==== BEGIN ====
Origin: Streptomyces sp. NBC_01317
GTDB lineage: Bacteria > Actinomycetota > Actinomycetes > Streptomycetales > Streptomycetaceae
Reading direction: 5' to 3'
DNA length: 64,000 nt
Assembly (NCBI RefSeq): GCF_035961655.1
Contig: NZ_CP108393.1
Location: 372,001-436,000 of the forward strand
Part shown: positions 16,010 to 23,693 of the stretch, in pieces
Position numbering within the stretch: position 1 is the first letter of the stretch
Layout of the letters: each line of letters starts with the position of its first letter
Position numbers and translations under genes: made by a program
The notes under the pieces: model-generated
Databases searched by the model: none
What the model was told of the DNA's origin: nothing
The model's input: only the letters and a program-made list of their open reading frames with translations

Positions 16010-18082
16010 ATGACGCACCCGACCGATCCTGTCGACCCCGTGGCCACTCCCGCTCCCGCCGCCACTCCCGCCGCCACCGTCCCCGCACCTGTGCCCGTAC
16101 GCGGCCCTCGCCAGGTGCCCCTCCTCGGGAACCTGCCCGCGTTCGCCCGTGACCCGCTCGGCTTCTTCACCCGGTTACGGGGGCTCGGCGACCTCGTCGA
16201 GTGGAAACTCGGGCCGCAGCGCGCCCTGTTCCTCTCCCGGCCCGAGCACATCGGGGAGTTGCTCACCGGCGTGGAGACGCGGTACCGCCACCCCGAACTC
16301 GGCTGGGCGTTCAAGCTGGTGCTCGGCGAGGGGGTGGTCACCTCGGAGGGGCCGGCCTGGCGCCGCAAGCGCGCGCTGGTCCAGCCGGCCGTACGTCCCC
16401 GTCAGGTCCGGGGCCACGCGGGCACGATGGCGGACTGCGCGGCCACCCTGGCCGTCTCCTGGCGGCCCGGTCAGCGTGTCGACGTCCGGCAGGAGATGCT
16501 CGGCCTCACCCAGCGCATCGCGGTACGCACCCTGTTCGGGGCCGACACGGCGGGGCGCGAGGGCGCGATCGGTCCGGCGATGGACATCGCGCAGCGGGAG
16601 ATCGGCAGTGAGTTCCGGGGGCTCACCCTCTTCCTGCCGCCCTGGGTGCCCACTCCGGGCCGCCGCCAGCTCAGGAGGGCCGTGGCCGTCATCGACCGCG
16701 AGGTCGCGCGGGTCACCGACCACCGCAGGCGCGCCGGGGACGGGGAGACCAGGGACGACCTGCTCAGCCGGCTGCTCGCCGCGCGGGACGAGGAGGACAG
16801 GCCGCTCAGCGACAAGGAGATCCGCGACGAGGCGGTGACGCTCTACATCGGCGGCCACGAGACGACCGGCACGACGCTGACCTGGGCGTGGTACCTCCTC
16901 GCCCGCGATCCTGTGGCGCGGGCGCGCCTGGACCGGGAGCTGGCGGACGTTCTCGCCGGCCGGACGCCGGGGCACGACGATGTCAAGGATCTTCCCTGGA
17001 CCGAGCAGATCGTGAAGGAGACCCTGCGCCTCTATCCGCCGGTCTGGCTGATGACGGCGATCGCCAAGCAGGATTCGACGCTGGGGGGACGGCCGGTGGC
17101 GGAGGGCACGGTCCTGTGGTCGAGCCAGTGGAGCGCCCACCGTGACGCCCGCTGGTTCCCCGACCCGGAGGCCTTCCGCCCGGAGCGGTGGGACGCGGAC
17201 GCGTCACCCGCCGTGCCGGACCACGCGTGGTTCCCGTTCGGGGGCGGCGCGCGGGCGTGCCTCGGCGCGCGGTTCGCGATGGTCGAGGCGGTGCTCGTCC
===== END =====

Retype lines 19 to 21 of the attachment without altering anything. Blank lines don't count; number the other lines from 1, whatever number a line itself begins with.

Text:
16201 GTGGAAACTCGGGCCGCAGCGCGCCCTGTTCCTCTCCCGGCCCGAGCACATCGGGGAGTTGCTCACCGGCGTGGAGACGCGGTACCGCCACCCCGAACTC
16301 GGCTGGGCGTTCAAGCTGGTGCTCGGCGAGGGGGTGGTCACCTCGGAGGGGCCGGCCTGGCGCCGCAAGCGCGCGCTGGTCCAGCCGGCCGTACGTCCCC
16401 GTCAGGTCCGGGGCCACGCGGGCACGATGGCGGACTGCGCGGCCACCCTGGCCGTCTCCTGGCGGCCCGGTCAGCGTGTCGACGTCCGGCAGGAGATGCT